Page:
The University of Toronto Graduate Students’ Union Race and Ethnicity Caucus has asked the Canadian Union of Public Employees (CUPE) Local 3902 to take action against racial violence and harassment on campus.

The caucus sent the letter on February 6. CUPE 3902 represents contract academic workers at U of T, including sessional lecturers and teaching assistants.

The letter outlined three instances of racism last semester.

One of the incidents cited was the case of Michael Marrus, a former Senior Fellow at Massey College who used an anti-Black racial slur against a Black Junior Fellow at the college. Marrus later resigned his post in the wake of the controversy.

In the letter, the caucus wrote that “the cases of racial violence at hand, and the lack of appropriate response on behalf of the university, have culminated in an environment of emboldened racism and white supremacy at the U of T. We are thus calling on our local to uphold its responsibility to ensure the health and safety of its members.”

Other incidents include posters that popped up on campus in November that read, ‘It’s Okay to Be White.’ They were reportedly planned for Halloween via an alt-right, white supremacist post on the website 4chan.

The letter also made reference to an incident of anti-Black racism in the Faculty of Applied Sciences and Engineering, in which three non-Black students used the n-word in a group chat. The Black Students’ Association later organized a town hall in response, along with with the Black Liberation Collective and the National Society of Black Engineers.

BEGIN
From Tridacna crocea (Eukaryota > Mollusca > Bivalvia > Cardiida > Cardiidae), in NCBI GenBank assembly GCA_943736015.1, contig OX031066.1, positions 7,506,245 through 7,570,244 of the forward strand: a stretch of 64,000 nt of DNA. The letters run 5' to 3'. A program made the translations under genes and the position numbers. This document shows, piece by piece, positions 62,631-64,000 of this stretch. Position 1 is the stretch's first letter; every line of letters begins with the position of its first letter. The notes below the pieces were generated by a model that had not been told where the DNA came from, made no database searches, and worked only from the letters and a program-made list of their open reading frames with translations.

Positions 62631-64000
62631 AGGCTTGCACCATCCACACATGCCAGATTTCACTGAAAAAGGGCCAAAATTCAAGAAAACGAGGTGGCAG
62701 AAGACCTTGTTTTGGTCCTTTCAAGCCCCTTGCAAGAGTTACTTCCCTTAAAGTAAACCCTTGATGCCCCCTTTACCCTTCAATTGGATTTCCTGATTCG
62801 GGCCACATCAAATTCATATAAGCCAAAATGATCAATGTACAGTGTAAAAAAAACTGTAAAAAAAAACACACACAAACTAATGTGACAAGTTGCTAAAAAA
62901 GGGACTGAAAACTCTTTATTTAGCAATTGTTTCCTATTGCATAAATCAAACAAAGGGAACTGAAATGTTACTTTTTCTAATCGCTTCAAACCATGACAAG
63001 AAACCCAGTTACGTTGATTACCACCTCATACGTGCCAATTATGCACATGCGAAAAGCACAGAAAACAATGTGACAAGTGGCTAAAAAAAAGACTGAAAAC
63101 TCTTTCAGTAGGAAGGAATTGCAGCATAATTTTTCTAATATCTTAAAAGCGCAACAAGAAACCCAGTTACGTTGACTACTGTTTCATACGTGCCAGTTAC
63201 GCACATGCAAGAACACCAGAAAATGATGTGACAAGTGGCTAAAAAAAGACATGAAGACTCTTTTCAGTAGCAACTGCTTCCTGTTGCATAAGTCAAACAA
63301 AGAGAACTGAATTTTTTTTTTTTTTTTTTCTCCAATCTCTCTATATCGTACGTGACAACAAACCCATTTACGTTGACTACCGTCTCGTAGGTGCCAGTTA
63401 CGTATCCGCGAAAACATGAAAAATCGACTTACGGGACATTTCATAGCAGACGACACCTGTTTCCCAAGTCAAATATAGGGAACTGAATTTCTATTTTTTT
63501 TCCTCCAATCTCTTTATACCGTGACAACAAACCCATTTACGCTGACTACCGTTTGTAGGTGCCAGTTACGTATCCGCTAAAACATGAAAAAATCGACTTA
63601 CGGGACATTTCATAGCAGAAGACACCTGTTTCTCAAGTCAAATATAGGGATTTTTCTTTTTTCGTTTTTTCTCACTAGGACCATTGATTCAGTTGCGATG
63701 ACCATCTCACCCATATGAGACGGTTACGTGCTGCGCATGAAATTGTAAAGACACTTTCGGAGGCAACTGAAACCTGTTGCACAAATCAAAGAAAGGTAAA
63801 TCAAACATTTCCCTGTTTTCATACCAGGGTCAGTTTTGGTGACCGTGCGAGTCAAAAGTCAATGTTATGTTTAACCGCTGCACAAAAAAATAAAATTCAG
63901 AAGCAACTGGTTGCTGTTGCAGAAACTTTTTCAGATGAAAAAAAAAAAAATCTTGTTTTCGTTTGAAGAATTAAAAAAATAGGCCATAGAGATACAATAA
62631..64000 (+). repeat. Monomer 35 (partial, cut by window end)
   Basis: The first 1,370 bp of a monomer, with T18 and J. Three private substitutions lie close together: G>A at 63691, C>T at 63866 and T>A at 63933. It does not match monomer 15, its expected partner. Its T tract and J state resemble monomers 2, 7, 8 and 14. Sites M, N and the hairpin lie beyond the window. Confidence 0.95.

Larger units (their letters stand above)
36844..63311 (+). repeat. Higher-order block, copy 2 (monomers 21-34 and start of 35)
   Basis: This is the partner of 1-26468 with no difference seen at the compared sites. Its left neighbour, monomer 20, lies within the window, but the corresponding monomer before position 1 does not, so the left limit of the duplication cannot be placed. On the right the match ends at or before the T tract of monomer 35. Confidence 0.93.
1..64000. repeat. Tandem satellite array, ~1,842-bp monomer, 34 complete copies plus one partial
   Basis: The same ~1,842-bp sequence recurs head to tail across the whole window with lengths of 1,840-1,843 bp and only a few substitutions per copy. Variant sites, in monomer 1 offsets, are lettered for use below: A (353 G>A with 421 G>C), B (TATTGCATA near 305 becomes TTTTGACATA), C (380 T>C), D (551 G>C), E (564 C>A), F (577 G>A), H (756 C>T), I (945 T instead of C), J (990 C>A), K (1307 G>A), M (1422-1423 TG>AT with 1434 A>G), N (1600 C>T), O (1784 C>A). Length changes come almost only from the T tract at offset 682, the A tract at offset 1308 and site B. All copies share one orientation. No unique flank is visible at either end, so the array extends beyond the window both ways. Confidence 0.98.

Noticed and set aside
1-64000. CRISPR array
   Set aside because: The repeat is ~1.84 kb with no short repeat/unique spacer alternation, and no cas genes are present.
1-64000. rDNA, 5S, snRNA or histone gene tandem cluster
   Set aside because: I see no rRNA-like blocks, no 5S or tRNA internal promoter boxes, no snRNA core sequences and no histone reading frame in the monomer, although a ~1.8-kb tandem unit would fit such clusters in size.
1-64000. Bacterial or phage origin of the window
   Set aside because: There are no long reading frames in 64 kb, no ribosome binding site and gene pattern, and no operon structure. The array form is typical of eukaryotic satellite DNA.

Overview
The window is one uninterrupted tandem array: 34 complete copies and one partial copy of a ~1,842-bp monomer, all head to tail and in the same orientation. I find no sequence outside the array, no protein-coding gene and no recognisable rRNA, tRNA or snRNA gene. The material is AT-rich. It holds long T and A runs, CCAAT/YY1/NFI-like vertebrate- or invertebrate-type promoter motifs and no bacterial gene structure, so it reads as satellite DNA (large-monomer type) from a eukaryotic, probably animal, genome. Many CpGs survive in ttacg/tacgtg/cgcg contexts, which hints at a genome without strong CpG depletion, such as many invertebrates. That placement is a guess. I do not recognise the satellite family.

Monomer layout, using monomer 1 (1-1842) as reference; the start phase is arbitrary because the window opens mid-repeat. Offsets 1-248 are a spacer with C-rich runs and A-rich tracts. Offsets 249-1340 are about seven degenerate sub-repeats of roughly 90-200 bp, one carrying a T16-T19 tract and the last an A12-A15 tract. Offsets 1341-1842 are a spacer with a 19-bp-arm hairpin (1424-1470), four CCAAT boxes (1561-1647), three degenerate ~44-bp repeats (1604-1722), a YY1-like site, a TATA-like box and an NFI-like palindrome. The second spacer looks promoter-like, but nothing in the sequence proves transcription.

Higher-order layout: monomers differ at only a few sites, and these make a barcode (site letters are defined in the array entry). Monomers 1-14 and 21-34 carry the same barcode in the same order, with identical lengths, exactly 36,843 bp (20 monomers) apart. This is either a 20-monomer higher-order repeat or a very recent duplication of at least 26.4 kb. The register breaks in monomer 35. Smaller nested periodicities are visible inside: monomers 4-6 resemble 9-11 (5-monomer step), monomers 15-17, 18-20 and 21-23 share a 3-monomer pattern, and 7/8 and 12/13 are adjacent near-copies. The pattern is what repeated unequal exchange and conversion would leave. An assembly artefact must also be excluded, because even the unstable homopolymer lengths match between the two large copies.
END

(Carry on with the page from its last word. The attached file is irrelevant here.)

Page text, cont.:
The caucus said the incidents have created a “toxic workplace environment for U of T employees” and asked CUPE to address the issues.

CUPE 3902 published a letter in response on February 15. “The rise in instances of racism, especially anti-Black racism, as well as the administration’s slow response, in some cases, and conspicuous silence, in others, have not gone unnoticed by our executive committee,” wrote CUPE 3902. The local will develop an anti-racism campaign, lobby the university for a safe space, and hire an anti-racism consultant to look at the local’s own policies.

In an interview with the Toronto Star, U of T Vice-President of Human Resources and Equity Kelly Hannah-Moffat said that “the issue is a top priority for us. By no means are we naïve to the issue, and we feel that it’s something we have to work hard on, and it’s something that we have to continue conversations on.”

Editor’s Note (February 25): This article has been updated to clarify that the letter was sent by the UTGSU’s Race and Ethnicity Caucus.  

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